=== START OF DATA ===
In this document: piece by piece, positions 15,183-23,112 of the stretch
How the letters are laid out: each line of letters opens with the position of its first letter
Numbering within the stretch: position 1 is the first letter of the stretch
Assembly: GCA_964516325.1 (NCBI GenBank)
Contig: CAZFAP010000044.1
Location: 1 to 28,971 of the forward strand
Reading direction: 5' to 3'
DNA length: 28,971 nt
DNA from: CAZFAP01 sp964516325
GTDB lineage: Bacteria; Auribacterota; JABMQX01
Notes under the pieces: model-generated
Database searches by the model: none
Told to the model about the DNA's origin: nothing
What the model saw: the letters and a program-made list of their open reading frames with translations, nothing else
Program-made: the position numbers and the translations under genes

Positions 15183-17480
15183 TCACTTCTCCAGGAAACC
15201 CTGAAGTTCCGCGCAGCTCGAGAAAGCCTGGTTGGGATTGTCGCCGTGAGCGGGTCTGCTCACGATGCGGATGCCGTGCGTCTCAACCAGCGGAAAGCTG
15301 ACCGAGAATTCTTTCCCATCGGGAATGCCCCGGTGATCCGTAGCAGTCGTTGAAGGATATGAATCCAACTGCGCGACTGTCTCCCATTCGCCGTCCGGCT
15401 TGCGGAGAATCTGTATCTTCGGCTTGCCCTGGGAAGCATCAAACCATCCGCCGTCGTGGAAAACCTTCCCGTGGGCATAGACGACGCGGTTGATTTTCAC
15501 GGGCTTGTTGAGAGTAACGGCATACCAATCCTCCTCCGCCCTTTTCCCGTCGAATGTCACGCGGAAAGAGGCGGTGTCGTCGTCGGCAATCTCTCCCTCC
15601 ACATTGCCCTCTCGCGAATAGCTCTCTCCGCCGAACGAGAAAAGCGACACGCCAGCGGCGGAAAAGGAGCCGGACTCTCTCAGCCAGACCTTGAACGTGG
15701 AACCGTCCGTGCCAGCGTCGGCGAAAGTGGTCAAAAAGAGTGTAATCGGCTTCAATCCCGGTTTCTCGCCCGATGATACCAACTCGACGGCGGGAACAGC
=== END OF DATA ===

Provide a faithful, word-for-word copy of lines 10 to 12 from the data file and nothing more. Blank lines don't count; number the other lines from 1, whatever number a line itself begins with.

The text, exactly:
GTDB lineage: Bacteria; Auribacterota; JABMQX01
Notes under the pieces: model-generated
Database searches by the model: none